A lot of times, when people are planning an Amalfi Coast tour, they fly into Rome, and then take the train to Naples. But from there things get difficult when they start trying to figure out how to get from Rome to the Amalfi Coast.
Fortunately, taking a private car with Daytrip makes things easy since you can trust a single provider for door-to-door service on each leg of the trip. And even better, by taking a car from Rome to the Amalfi Coast, you’ll get to experience even more of Italy by stopping for sightseeing on the way!
Your Amalfi Coast Tour from Rome Itinerary:
- Day 1: Rome to Naples (stops in: Anfiteatro Campano, Royal Palace of Caserta)
- Day 2: Naples to Positano (stops in: Cantina del Vesuvio, Pompeii)
- Day 3: Positano to Benevento (stops in: Ravello, Mount Vesuvius)
- Day 4: Benevento to Rome (stops in: Abbey of Monte Cassino, Anagni Cathedral)
Day 1: Rome to Naples
After touching down in the capital, you have a choice. Spend some time exploring its rich history and equally rich cuisine. No matter what you decide, the first step in any trip to the Amalfi Coast is to head from Rome to Naples.
Rome’s Colosseum holds the title of biggest amphitheatre in Italy, but the lesser-known Anfiteatro Campano is the second largest, and older. In fact, it may have been the first amphitheatre built by the Romans, and the Colosseum was likely modeled after it! Oh, and did we mention that it was also home to the first (and most famous) school for gladiators? Stop for an hour to soak up the history while you explore everything from the underground chambers to the tombs, and the secret networks of trap doors.
Royal Palace of Caserta
Built in 1752 by Charles VII of Naples, the Royal Palace of Caserta is basically the Italian answer to Versailles. With 5 floors and over 1200 rooms it’s actually several times larger than the famous french palace, and one of the largest palaces in the world! Take an hour and a half to explore rooms opulently decorated with gold leaf, magnificent paintings and endless amounts of marble. With so much to see, you have the option to explore on your own or book a guided tour with an on-site expert.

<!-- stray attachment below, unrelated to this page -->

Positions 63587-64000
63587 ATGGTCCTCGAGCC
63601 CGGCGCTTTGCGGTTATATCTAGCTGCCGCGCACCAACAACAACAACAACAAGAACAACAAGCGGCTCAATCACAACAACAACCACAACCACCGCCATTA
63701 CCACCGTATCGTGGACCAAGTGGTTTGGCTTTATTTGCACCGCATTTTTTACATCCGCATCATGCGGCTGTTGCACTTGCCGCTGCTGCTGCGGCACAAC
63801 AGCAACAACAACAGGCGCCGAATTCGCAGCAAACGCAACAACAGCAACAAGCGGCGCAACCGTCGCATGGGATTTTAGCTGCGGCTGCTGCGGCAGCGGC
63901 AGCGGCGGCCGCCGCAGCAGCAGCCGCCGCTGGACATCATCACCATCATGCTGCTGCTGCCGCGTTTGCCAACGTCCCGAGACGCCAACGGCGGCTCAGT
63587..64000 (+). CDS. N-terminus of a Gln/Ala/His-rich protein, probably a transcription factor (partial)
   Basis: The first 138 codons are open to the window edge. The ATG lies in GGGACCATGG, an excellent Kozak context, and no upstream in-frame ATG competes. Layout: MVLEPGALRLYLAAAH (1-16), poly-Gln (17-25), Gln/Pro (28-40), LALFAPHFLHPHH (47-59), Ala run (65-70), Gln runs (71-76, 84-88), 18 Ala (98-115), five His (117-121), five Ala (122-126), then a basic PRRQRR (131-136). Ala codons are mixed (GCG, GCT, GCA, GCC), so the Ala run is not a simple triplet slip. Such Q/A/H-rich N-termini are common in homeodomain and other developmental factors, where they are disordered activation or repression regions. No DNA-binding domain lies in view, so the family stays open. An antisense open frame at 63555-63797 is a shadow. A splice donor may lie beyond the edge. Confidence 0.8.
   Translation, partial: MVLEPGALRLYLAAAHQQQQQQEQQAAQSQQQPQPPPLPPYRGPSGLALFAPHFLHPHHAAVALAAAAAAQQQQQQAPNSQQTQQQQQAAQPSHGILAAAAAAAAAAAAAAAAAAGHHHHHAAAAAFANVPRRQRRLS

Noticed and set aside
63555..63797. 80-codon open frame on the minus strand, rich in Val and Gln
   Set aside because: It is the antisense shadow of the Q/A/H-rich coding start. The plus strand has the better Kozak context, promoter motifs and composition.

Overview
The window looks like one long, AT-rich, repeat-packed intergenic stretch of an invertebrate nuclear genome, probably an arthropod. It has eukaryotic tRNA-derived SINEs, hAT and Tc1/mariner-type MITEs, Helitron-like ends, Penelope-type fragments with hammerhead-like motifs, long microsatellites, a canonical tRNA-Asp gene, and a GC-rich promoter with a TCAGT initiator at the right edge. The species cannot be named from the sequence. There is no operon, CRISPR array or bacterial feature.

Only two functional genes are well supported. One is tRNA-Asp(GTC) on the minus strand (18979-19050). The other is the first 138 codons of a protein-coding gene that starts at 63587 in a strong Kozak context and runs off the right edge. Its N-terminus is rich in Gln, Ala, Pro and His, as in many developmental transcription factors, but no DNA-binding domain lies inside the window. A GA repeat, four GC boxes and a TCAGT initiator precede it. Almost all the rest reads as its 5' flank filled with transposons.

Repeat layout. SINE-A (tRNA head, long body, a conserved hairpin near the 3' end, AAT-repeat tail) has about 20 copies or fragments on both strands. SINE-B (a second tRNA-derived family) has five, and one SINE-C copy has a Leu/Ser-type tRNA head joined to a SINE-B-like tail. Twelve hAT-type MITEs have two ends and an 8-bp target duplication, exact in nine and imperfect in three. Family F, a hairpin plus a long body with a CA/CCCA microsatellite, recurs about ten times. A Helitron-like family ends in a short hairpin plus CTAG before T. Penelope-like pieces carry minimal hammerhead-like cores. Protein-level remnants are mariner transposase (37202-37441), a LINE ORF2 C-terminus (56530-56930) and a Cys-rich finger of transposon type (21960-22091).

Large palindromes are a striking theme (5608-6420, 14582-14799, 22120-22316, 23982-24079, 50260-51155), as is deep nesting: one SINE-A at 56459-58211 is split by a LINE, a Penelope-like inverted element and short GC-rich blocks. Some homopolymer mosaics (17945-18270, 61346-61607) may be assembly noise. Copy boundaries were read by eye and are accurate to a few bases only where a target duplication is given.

Arrival in Naples
Naples, the capital of Campania is known for its rawness, a real grit that derives from its dangerous past and busy port. But it’s also known for its amazing food, stunning architecture, and fascinating museums. And did we mention the food?
There’s architecture old and new, with many well-maintained historical buildings in the city’s UNESCO-listed old town and more modern high-rise buildings decorating the business district. The old town is dripping with historically and culturally significant buildings and monuments, that include more than 400 churches, 3 castles and 2 royal palaces.
It’s a popular spot for artists, writers, and creatives looking for inspiration in the chaos of the city. Naples represents untamed Italy and is buzzing with an energy you cannot replicate. At every turn you’ll find quirky bars and restaurants, stores and venues.
After a long day exploring this ancient city you get to reward yourself with some of the best food in the world. Naples is of course the birthplace of pizza, but if you want to change things up, there’s divine seafood, fresh pasta and wonderful traditional desserts and pastries. The coffee is also world class in Naples – just remember, cappuccino should never be ordered after 11:00AM!
Duration: 5 hours and 23 minutes
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Day 2: Naples to Positano
When you’re ready to get out of the city, head from Naples to Positano for some sun, sea, seafood and stunning views!
Cantina del Vesuvio
While Mt. Vesuvius has destroyed cities, it also blessed the region with fertile, volcanic soil. Experience the fruits of Southern Italy by spending 2 hours at this family-owned winery. They’re renowned for their Lacryma Christi, the fist vines of which are said to have been watered with Christ’s tears upon Lucifer’s fall from heaven. Every year Cantina del Vesuvio produces a limited number of bottles. Book your 2-hour visit to the vineyard and taste the delicious wine paired with local foods!
One of the world’s most well-known ancient cities, the Mount Vesuvius eruption in 79 AD buried Pompeii under the volcanic ash and debris. Prior to the blast Pompeii was a thriving city, and the natural disaster, while devastating, left it frozen in time. Today, visitors can step back in time and see a well-preserved Pompeii, for an insight into the history of life in ancient Rome. The ruins are vast and with so much to see, we recommend you plan your visit in advance or hire a guide.
Arrival in Positano
Postcard-perfect Positano is one of the best places to stay on the Amalfi coast. Looking at this beautiful town perched on a steep cliff you’d never believe it once was a struggling fishing village. In 1953, John Steinbeck put a spotlight on Positano with a travel essay published in Harper’s Bazaar. Suddenly, everyone wanted to experience “a dream place that isn’t quite real when you are there and becomes beckoningly real after you have gone”. Legend has it that Poseidon created Positano out of love for a nymph named Pasitea. And as you look at the cascade of pastel houses reaching the turquoise waters of the sea, it’s quite easy to believe this romantic story.